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I am having a LM35 sensor which gives $10\textrm{ mV}$ signal per degree rise of temperature. Now I have one question, which digital filter will be the best for this ?

This sensor will be use in very noisy industrial environment. Also digital filter have some cutoff frequency what should be the cutoff frequency set for this filter ? As signal coming from sensor is an analog signal but not a periodic frequency signal.

One I know is FIR Moving average filer. This takes the mean of previous samples. This I do not want to use as I have used it before, $$ \frac 1N\sum_{n=0}^{N-1}x[k-n] $$

If I am right then DFT is not required as I am not interested in the spectrum analysis of the signal coming from LM35 sensor.

Is there any other DSP digital filter which I can use ?

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    $\begingroup$ why you need a filter ? please state the problem you are facing with the raw data provided by sensor, I guess then it will be easy for anyone to suggest you the suitable filter. $\endgroup$ – arpit jain Jul 7 '17 at 6:01
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    $\begingroup$ its still not clear. One should specify the cutoff frequency for designing any high/low pass filter. and cutoff will depend on what kind of frequencies will be returned by sensor. that will in turn depend on the process where sensor is used. so basically someone with knowledge of LM35 can help, and then its not kind of totally DSP related question. $\endgroup$ – arpit jain Jul 7 '17 at 6:17
  • $\begingroup$ There are too many sorts of these. Maybe it's a time for you use some beginner book on digital filters? $\endgroup$ – Andrei Keino Jul 7 '17 at 10:26
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It depends a lot on the kind of noise and how fast you need the sensor to track the true temperature, and how fast you need to read the temp.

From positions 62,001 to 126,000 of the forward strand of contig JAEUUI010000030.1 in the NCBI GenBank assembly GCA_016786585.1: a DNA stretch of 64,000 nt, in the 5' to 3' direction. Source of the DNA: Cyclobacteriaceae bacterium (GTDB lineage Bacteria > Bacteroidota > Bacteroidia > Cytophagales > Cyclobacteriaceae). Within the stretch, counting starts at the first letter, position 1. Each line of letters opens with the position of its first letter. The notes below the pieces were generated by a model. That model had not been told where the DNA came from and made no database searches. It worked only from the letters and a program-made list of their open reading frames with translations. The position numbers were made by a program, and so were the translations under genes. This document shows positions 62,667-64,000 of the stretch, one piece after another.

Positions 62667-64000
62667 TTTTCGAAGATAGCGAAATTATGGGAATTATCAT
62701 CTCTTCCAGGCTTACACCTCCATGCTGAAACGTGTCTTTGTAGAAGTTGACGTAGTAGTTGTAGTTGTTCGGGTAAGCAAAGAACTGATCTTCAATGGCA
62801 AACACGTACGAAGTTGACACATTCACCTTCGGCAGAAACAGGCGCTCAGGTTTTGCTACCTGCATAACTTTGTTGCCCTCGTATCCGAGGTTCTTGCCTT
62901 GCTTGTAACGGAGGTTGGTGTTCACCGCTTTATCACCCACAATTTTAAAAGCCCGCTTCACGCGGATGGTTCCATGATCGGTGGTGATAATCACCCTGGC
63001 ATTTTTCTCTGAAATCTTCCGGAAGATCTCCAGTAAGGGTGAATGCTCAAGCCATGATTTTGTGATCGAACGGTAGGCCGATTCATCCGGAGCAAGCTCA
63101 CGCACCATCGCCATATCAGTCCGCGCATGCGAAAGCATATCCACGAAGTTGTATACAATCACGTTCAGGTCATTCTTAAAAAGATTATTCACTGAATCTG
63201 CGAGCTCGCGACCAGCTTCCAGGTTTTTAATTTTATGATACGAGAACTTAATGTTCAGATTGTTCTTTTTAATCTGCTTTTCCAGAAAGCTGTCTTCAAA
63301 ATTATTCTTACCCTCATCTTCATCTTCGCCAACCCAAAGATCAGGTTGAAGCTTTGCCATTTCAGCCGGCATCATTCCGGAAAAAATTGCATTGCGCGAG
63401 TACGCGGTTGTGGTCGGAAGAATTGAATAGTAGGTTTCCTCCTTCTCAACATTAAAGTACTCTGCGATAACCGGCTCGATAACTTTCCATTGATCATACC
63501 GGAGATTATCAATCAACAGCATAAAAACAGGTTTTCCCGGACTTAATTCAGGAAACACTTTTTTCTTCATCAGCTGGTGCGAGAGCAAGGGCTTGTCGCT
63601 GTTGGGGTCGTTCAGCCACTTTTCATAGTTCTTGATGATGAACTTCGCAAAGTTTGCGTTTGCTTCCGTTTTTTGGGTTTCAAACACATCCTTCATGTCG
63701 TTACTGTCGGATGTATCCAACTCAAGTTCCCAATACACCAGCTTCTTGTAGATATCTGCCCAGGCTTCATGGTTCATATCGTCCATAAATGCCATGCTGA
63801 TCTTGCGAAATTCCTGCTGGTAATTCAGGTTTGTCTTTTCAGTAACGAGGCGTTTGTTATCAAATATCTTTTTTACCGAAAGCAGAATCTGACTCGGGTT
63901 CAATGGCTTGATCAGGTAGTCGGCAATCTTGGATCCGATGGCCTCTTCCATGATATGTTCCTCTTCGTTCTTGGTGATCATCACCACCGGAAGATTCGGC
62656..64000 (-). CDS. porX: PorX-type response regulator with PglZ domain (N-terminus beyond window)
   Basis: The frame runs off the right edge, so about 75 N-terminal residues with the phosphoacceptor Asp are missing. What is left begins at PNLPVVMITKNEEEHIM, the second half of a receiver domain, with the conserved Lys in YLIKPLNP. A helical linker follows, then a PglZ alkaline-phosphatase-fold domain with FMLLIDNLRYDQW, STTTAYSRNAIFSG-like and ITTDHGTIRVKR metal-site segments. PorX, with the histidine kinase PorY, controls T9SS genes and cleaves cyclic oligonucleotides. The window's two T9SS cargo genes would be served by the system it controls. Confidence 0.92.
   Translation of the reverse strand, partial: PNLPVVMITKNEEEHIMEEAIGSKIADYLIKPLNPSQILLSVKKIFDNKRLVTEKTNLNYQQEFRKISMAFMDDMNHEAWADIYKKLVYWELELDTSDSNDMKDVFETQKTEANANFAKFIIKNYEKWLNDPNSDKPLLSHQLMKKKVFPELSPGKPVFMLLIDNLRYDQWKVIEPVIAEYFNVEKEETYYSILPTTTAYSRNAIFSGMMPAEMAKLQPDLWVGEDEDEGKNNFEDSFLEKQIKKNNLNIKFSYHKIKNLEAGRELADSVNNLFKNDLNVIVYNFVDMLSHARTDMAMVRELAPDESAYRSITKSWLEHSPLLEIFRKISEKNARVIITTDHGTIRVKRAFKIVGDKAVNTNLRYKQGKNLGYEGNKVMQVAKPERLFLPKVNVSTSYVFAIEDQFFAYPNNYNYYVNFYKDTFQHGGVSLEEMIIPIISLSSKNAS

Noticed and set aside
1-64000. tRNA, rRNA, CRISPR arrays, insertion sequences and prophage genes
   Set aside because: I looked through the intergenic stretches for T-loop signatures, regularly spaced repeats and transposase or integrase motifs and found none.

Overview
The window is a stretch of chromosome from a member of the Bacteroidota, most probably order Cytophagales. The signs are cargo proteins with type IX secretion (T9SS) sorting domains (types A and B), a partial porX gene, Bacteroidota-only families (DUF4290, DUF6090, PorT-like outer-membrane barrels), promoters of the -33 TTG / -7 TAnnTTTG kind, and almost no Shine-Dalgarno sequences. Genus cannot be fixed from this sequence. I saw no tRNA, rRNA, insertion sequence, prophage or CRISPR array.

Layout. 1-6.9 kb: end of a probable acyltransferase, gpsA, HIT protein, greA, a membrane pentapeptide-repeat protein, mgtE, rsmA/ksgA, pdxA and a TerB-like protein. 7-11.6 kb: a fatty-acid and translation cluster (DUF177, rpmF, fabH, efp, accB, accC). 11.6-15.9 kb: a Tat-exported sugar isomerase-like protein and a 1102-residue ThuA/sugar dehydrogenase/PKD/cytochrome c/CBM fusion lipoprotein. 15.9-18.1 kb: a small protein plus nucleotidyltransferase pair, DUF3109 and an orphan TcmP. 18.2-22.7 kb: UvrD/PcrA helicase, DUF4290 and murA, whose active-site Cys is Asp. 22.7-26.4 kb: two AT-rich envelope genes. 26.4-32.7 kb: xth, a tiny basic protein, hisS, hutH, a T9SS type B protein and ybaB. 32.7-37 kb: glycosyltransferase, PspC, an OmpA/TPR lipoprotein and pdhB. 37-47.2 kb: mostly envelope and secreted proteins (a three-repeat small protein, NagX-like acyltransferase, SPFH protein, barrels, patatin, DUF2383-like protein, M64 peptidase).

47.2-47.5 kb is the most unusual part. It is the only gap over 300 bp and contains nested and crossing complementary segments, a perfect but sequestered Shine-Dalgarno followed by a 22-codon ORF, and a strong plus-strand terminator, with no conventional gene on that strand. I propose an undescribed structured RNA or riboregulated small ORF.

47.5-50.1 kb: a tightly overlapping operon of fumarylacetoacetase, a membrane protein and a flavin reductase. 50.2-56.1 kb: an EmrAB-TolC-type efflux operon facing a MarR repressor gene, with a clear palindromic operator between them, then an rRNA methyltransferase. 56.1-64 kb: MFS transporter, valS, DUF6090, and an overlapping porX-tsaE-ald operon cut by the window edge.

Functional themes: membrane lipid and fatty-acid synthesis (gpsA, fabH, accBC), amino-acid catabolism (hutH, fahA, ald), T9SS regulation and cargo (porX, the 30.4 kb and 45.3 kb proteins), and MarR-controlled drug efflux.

If you expect large outliers, a median filter is robust to those kinds of perturbations and they can have a relatively short effective window, and a corresponding fast response.

Following the median filter with a conventional low pass is used in some applications.

As was pointed out in the comments, the better you can define your requirements, the better you can make your measurements.

The nice thing about using a median,it is a rank statistic that it is core to nonparametric statistics, where fewer assumptions are made by the underlying probability distribution and there is a large literature on how to design hypothesis tests.

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    $\begingroup$ Thanks for replying..My requirement is not that strict but only thing I know is I have to measure temperature near industrial machinery where very high noise is produced. Wiki says median filter is used for removing noise from image. $\endgroup$ – user6363 Jul 7 '17 at 15:20
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    $\begingroup$ Then ask Wiki your questions $\endgroup$ – Stanley Pawlukiewicz Jul 7 '17 at 15:33
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If you have the flexibility to alter the circuit, then you can make the problem easier by adding an R-C filter to the LM35 analog output. Temperature changes slowly, so you can take advantage of that.

The sensor drive capability is probably not very strong (thousands to hundreds of thousands of Ohm). if you connect a 100k resistor to the LM35 output, and then add a 1uF Capacitor to a quiet ground, then you can sample that with your ADC.

The corner frequency for a first order low pass filter is

double cornerFreq = 1/( 2.0 * PI * R * C);
// (please excuse me I like C++);

which is about 1.6 Hz I doubt you need to filter below that.

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LM35 is a stable chip whose output is not noisy, however, noise may build up while LM35 output is transmitted to ADC input. You must first do your best in minimizing the electrical interference, by adjusting the impedences and adding analog filters if necessary.

Then you may look for mathematical methods to reduce it further after its being ADC converted.

Can you please provide example waveforms? What's the type of noise and what's the general characteristic of the signal you expect to measure ?

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